Aune Laukkanen (1921-1990) was born in Finland on the 11th of November 1921. She worked with painting decorative patterns on porcelain for "Arabia" and later on when she was twenty years old she moved to Sweden to work for Rörstrand as a decorator and ceramicist. Carl Harry Ståhlhane was her manager during the years of 1940-1960. She has worked as a textile designer for Almedahls and is most known for her illustrations "Sommarmiddag" and "Skördefest".
Brit Bredström was born in 1919 in the textile town of Borås. Against her father's will, she studied at "Textilinstitutet" during the 1930s. She, later on, moved to Gothenburg where she designed patterns for the main Swedish textile companies such as Almedahls. Some of her famous prints for Almedahls are "ABC-duken", "Feskeläget", "Kulturväxter" and "Folkhemmet". Her patterns range from creative and bold to traditional Christmas prints with pine trees, gnomes, and "lucior". She also designed patterns for rugs and curtains that were sold in Denmark, Germany and Austria. She stopped designing patterns in the 1960s and held workshops in weaving instead.
David van Berckel
David Van Berckel grew up in Vancouver, Canada. He traveled around the world in the 1970s. When he returned to Canada he wasn't interested in a regular office job and decided to open a small framing workshop instead. Later on, the workshop turned into the successful company "Opus Art Supplies". It is David Van Berckel who has designed the popular pattern "I Svampskogen" for Almedahls. He has studied "Printed Textiles" at "Middlesex University" and for the past 25 years (until 2 years ago when the studio was closed down) he worked for a collective called "First X1 Studio" together with Jenny Frean, where pattern designers, weavers, and embroiderers worked together. It was through First Eleven that Almedahls got to see the pattern "I Svampskogen" and decided to produce it. Something that David Van Berckel appreciates with Almedahls is that it is unusual for companies to pay attention to the designer's name and print it on the products. This is according to him the only time in all his years as a designer this has happened, and bear in mind that has sold many prints to many companies. He is still very happy with his design "I Svampskogen and he appreciates that Almedahls highlights their designers.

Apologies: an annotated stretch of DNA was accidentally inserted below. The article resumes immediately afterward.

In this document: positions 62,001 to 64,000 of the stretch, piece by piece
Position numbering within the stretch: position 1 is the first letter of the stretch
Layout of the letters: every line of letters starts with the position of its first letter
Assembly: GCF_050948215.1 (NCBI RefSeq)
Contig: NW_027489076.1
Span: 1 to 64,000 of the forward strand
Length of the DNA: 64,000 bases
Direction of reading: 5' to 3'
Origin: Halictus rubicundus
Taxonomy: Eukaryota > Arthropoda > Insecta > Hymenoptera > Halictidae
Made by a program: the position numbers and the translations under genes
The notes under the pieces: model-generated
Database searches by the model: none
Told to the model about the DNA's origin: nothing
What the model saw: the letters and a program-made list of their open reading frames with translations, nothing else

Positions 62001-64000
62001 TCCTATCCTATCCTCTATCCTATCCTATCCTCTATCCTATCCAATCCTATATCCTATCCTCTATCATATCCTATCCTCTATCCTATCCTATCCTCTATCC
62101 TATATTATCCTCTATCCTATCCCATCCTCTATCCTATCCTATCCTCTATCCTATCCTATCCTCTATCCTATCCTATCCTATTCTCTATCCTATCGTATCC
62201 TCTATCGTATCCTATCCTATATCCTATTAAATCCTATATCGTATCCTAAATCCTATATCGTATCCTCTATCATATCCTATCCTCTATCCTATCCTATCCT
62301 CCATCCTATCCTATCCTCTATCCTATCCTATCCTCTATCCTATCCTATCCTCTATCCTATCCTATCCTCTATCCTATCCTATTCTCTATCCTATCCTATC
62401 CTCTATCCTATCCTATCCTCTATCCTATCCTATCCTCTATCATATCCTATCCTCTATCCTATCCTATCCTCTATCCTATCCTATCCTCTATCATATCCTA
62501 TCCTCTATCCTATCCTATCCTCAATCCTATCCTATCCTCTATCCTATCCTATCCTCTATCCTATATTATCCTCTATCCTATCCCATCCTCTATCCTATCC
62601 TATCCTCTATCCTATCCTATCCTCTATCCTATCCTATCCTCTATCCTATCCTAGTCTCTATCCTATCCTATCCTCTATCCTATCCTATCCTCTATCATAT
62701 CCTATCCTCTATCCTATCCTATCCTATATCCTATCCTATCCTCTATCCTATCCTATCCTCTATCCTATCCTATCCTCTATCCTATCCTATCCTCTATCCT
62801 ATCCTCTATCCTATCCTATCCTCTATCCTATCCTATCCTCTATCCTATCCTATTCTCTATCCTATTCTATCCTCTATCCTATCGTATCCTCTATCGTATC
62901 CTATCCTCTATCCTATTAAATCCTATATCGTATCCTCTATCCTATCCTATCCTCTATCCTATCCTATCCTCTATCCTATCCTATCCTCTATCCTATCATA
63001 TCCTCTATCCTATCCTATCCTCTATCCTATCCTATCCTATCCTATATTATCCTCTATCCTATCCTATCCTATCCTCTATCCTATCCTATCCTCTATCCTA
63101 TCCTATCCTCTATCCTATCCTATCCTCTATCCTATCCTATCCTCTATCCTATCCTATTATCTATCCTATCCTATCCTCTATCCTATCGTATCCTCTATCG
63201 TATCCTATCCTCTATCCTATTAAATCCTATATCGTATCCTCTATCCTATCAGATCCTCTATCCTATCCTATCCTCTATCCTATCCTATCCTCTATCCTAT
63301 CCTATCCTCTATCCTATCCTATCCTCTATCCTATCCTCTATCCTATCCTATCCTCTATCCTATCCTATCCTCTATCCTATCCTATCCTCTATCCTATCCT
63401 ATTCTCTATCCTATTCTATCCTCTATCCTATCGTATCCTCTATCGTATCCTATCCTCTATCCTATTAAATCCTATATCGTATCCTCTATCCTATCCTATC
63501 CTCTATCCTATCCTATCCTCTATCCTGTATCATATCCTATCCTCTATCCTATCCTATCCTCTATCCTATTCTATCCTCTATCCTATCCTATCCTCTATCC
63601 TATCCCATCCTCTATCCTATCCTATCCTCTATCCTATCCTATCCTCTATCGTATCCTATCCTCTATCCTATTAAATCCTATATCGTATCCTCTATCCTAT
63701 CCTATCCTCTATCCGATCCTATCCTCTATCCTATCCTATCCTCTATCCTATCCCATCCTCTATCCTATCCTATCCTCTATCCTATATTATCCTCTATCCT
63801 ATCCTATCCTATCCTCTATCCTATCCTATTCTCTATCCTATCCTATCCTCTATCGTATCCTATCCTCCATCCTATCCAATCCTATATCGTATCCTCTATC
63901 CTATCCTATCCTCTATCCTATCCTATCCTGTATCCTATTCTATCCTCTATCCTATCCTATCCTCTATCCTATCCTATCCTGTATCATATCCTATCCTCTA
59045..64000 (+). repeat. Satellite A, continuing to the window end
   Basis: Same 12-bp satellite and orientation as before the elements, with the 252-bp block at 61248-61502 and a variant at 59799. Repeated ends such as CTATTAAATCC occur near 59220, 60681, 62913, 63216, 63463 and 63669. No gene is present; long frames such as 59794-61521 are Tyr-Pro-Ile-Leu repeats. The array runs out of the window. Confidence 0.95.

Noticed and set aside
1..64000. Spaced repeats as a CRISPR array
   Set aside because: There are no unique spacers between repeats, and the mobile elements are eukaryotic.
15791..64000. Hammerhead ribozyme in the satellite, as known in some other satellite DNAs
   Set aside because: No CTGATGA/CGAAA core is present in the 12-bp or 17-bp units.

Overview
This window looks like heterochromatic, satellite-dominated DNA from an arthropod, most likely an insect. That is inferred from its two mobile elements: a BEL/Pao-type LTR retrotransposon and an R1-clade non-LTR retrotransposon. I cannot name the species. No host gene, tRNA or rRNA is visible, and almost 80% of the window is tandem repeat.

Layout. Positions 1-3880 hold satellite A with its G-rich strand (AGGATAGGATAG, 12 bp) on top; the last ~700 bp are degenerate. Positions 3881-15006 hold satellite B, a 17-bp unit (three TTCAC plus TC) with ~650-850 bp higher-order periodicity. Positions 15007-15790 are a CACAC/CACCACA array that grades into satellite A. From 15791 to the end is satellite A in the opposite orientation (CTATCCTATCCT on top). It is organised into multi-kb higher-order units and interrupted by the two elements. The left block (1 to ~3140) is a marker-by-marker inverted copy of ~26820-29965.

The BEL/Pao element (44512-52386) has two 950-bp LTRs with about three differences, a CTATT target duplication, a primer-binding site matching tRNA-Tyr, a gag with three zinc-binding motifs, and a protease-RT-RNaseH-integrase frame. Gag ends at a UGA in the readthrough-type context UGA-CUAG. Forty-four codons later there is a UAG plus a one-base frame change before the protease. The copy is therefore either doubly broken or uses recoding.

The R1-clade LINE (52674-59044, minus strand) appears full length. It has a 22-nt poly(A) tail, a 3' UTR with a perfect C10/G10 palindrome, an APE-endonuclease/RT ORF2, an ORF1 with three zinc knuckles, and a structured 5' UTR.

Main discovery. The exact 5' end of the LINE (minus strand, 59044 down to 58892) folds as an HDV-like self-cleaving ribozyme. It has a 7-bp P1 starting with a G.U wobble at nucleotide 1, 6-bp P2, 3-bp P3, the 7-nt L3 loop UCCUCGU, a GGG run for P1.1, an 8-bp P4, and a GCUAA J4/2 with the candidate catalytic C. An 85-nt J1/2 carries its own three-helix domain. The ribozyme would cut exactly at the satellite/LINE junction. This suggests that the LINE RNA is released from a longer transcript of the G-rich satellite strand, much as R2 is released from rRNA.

Gunilla Gunnarsson studied weaving and silversmithing at "Stenebyskolan" and at "Textilinstitutet i Borås". She has throughout the years been a very successful and productive designer for several big textile companies both in Sweden and abroad. She has among other prints designed "Domherrar" and "Prästliden for Almedahls. She's mainly inspired by nature and second-hand treasures.
Louise Carling is grown up in Norrtälje and studied at Konstfack in Stockholm. After two years at Konstfack she was asked to take a year off and go work for Astrid Sampe at "Nordiska Kompaniets Textilkammare". Together they changed home textiles from off white colored to colorful prints. She, later on, worked for the main textile factories such as Almedahls, Kasthall, Svängsta Mattor, and Duni. She has among other prints designed "Kafferepet", Skafferiet" and "Smörgåsbordet" for Almedahls